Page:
I was showering this morning and thinking I might run out of humor.
Then I said to myself, “Dave, you’re just 68. You’ve got years and years of silliness left.”
A product of my optimistic self, I owe that thought to the Norman Vincent Peale Church of Self-Confidence, Positive Thinking and Unlimited Wealth.
Basic tenet: Build up your confidence and everything else will fall into place, including answers to deep, deep questions.
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You might wonder why I’d refer to myself as Dave in that context. It’s simple, and I’ll let you in on a secret: It’s how I sometimes refer to myself when we’re alone. I do it silently, largely because if you do it out loud you’ll be alone on Thanksgiving, Christmas and your birthday.
This isn’t one of those multiple personalities you hear so much about. It’s more like a splinter group, a variation on a theme, an angel’s advocate – I suppose that’s what you call someone who argues the side opposite the devil’s – or a chip off the old block.
In this case, the old block is me … and Dave … and Davy.
I’m assuming this third-person thing started with the disfavor my mother attached to the word Dave.
“Dave,” she said, “is what you call a delicatessen clerk, someone with mustard on his apron, a person whose job it is to trim fat from corned beef; in other words, a real schlubb, someone who gambles on vacation.”
In Mom’s view, Dave wasn’t a name fit for her son, one who would surely become a first-chair clarinetist or a writer of serious novels in the Dostoyevsky mode, a descendant of the biblical king who slayed Goliath, the biggie-sized philistine.
I haven’t seen it written anywhere, not even on Wikipedia, but wouldn’t David and Goliath be where our fascination with underdogs began? There’d be no “Rocky,” no “Rudy,” no “Hoosiers” without David the giant smiter.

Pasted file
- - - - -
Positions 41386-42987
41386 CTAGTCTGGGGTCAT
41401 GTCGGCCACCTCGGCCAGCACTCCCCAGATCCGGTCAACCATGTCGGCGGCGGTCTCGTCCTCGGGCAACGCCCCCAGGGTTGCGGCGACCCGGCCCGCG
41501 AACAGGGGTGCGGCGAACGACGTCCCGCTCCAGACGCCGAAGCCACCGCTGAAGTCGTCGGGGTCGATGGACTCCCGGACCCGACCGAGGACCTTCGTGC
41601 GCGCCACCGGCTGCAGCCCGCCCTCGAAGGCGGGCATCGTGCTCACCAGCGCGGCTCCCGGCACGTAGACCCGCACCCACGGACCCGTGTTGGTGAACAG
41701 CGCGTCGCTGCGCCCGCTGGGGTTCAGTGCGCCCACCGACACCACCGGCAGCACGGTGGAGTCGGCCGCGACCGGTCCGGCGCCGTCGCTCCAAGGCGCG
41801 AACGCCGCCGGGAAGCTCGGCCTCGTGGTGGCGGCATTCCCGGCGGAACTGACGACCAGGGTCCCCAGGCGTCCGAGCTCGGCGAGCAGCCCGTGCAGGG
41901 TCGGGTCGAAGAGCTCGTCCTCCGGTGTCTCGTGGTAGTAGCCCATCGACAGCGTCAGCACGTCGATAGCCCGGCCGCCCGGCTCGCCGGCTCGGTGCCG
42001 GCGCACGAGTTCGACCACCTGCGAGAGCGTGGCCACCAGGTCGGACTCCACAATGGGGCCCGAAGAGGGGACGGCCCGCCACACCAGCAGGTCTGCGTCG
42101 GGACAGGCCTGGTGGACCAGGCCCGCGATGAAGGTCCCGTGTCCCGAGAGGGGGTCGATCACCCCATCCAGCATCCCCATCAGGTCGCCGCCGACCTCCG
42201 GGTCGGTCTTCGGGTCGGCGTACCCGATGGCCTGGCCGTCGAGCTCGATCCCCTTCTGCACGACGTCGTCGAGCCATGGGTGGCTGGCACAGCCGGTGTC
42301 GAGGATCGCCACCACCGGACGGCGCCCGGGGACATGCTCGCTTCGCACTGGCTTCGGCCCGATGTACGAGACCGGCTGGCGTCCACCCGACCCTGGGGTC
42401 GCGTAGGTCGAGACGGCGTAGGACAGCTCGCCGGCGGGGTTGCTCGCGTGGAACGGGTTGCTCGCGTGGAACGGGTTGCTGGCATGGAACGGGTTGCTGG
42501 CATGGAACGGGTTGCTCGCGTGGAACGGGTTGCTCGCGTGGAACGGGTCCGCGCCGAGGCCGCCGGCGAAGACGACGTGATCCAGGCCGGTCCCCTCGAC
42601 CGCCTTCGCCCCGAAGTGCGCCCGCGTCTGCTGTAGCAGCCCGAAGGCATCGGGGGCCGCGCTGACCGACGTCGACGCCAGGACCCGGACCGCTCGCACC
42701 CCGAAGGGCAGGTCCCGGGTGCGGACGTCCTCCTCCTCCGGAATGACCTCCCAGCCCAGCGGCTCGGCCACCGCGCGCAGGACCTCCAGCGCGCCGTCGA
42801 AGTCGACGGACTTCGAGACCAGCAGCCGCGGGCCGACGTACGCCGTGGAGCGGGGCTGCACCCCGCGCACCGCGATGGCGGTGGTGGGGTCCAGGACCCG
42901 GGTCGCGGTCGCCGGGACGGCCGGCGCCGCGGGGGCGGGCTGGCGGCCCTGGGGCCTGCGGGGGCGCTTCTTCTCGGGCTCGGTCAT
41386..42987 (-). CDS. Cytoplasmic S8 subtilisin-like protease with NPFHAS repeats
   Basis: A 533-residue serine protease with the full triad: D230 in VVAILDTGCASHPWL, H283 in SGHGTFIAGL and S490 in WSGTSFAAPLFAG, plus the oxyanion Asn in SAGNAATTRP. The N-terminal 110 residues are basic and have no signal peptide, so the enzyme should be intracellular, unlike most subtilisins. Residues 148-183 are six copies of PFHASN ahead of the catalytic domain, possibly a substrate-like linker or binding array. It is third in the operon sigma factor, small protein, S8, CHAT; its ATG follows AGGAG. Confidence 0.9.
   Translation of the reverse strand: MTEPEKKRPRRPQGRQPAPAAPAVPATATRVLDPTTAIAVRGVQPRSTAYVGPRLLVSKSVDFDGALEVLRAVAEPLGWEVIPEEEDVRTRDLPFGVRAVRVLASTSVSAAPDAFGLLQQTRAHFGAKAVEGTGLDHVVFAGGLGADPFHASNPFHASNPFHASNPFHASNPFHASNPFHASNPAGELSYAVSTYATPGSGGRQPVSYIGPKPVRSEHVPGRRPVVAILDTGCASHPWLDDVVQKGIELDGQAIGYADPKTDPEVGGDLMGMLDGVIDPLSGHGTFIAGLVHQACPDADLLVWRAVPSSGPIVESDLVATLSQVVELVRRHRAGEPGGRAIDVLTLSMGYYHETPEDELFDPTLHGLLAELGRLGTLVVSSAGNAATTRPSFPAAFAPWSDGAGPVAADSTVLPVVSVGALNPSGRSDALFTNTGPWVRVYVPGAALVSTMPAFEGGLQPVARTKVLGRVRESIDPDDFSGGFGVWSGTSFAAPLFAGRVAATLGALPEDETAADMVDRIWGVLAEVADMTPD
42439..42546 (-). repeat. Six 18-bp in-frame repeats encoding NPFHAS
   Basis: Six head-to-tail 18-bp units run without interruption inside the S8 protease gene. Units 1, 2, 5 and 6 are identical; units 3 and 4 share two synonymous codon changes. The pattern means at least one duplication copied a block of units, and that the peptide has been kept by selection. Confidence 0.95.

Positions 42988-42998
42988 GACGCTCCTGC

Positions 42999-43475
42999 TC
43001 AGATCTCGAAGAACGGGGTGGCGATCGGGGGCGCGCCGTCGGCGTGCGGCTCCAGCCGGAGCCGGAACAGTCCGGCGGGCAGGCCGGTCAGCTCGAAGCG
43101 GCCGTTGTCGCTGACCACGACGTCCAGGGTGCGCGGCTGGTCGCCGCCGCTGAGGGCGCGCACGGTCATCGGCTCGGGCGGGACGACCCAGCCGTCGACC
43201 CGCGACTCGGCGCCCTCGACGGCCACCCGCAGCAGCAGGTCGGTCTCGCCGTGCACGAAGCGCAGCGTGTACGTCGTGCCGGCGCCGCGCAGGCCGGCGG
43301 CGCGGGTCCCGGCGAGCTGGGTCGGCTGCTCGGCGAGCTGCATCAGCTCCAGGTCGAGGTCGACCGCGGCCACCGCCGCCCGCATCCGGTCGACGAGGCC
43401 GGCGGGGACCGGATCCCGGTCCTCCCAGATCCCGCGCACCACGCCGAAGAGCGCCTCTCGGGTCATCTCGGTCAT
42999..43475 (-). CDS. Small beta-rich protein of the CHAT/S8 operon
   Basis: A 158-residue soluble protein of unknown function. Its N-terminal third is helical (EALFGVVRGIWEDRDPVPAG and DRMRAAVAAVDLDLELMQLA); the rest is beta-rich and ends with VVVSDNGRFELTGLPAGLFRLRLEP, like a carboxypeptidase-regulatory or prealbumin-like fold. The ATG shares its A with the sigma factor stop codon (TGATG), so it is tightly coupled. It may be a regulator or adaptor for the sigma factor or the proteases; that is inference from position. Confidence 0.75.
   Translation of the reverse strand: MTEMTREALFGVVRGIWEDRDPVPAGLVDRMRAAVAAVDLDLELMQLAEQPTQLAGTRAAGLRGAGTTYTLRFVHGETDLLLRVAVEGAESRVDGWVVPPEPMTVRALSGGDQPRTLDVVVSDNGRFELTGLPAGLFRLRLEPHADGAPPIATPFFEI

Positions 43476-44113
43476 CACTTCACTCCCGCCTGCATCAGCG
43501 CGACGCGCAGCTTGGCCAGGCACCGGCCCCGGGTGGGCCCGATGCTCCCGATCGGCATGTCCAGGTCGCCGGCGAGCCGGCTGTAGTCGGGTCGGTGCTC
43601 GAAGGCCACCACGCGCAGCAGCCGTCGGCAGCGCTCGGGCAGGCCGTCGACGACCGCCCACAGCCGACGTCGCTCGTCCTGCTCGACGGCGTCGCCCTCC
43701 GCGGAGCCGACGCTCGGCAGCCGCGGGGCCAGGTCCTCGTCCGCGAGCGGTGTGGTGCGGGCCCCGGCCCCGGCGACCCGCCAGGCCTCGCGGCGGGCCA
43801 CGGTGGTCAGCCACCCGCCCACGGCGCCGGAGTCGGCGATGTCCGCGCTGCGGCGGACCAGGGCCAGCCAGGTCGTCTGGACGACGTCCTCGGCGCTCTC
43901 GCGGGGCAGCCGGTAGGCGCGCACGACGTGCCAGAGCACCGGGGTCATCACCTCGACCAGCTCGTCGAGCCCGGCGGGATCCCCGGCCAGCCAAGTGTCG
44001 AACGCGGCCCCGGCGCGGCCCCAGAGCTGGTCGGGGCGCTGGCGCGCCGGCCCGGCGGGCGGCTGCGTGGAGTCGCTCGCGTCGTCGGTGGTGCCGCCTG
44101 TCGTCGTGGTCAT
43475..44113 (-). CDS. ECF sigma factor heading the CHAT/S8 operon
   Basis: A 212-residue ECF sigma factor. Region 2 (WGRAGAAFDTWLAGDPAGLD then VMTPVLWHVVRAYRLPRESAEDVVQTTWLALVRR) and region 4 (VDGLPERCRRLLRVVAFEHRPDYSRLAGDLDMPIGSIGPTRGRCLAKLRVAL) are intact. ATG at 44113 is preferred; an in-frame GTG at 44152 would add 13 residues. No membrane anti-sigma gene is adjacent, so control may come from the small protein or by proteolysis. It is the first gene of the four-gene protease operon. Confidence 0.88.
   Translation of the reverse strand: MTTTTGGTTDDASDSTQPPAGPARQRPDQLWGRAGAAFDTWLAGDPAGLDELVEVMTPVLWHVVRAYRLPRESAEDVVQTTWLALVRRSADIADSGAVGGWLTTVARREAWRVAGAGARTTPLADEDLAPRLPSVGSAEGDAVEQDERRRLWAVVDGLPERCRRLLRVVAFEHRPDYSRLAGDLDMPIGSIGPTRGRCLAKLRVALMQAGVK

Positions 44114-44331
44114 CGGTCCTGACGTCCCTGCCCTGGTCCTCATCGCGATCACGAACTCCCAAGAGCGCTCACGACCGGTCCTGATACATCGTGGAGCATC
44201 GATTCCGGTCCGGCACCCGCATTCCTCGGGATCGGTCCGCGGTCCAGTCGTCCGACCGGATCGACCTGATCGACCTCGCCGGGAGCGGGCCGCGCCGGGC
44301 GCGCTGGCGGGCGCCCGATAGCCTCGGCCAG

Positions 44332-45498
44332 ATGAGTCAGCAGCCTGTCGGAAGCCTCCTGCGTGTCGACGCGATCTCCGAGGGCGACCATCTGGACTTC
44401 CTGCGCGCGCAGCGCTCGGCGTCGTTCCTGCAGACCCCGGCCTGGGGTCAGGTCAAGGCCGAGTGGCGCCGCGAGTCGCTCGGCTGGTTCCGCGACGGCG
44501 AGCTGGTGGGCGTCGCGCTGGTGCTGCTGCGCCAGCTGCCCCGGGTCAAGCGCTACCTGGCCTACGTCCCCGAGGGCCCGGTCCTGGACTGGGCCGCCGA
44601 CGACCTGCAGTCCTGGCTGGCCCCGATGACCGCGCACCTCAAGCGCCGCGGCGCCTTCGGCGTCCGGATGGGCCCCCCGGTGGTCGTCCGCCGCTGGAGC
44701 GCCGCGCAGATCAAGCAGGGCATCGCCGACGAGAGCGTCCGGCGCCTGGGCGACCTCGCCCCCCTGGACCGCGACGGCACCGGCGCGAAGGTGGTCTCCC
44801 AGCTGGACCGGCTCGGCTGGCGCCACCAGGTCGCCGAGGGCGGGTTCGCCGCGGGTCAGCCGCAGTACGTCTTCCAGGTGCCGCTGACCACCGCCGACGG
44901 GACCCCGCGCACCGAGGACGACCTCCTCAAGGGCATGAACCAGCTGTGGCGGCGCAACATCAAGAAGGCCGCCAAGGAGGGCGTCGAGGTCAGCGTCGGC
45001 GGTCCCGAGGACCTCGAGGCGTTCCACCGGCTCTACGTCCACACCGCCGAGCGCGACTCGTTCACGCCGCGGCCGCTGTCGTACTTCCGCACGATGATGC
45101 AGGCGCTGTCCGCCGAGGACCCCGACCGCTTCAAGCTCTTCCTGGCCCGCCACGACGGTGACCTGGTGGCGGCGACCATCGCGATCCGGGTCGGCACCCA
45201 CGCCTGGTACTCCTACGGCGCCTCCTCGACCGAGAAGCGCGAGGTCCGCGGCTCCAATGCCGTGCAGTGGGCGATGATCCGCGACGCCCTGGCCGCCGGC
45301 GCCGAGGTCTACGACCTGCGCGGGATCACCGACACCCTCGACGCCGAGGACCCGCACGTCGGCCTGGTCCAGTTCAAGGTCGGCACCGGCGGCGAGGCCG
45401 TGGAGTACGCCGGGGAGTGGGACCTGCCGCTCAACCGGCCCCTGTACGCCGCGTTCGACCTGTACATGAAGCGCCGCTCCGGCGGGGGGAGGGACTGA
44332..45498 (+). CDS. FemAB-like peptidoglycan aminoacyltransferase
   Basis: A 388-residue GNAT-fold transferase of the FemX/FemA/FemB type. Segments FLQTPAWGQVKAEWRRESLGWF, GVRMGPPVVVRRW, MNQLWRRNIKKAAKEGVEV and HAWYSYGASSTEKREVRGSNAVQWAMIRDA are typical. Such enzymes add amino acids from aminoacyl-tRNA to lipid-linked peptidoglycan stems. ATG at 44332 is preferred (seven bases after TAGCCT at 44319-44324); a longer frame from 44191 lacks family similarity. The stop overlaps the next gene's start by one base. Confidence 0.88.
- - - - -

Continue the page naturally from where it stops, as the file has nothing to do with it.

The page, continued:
My mother would never utter these words, but can you imagine if it had been “Dave and Goliath” in biblical lore? We’d all imagine a plump man in a stained apron who suddenly stops trimming corned beef to pick up a slingshot.
I’m lucky my mother’s preference for “David” didn’t extend to my favorite TV shows. If it had, the theme song for one of my heroes would’ve gone “David, David Crockett, King of the Wild Frontier.”
Davy was a king in the frontier sense – kind of rough-hewn royalty, I suppose – but with his Tennessee ways, buckskin jacket and coonskin cap, David would’ve seemed a bit formal.
When I refer to myself as Dave – as in “Dave, you’re just 68. You’ve got years of silliness left” – I’m not sneaking around behind my mother’s back. She’s been gone 17 years, but I have no doubt she’s still listening in and evaluating my behavior.
What I’m doing by using the word Dave is objectifying myself for the sake of argument.
It’s as if my better self – let’s call him David – is taking my lesser self, i.e. Dave, to task for some shortcoming. As Mom and Norman Vincent Peale would’ve said, “Don’t belittle yourself. There are plenty of others who’ll do it for you.”
I don’t think Davy, King of the Wild Frontier, would’ve cared one way or the other. He was a man of action who killed bear with his hands and fought and died at the Alamo. Who knows, he might have even met John Wayne.
A funny thing about this hair-splitting is that Dave isn’t really a bad version of my name; it’s just one my mother didn’t care for. She must’ve thought we were special or something, or at least destined for greatness, and would be degraded by a familiar name.
In her view, a Bob should always be a Robert, a Bill always a William, a Sue always a Susan. But I’m not sure we’d like the Mark Twain characters as much if they were called Thomas Sawyer, Huckleston P. Finn III or James.
Familiarized names are simply terms of affection, or at least expressions of friendliness. When someone calls me Dave they’re just being friendly or at least informal, which I wouldn’t mind at all but for the seed Mom planted.
After 68 years of toeing the line, I expect to be called David, but not to the extent that I’d correct someone who goes with Dave. If they ask to see a menu or order a sandwich, that’s where I draw the line.
Feel free to write me about name peculiarities at firstname.lastname@example.org.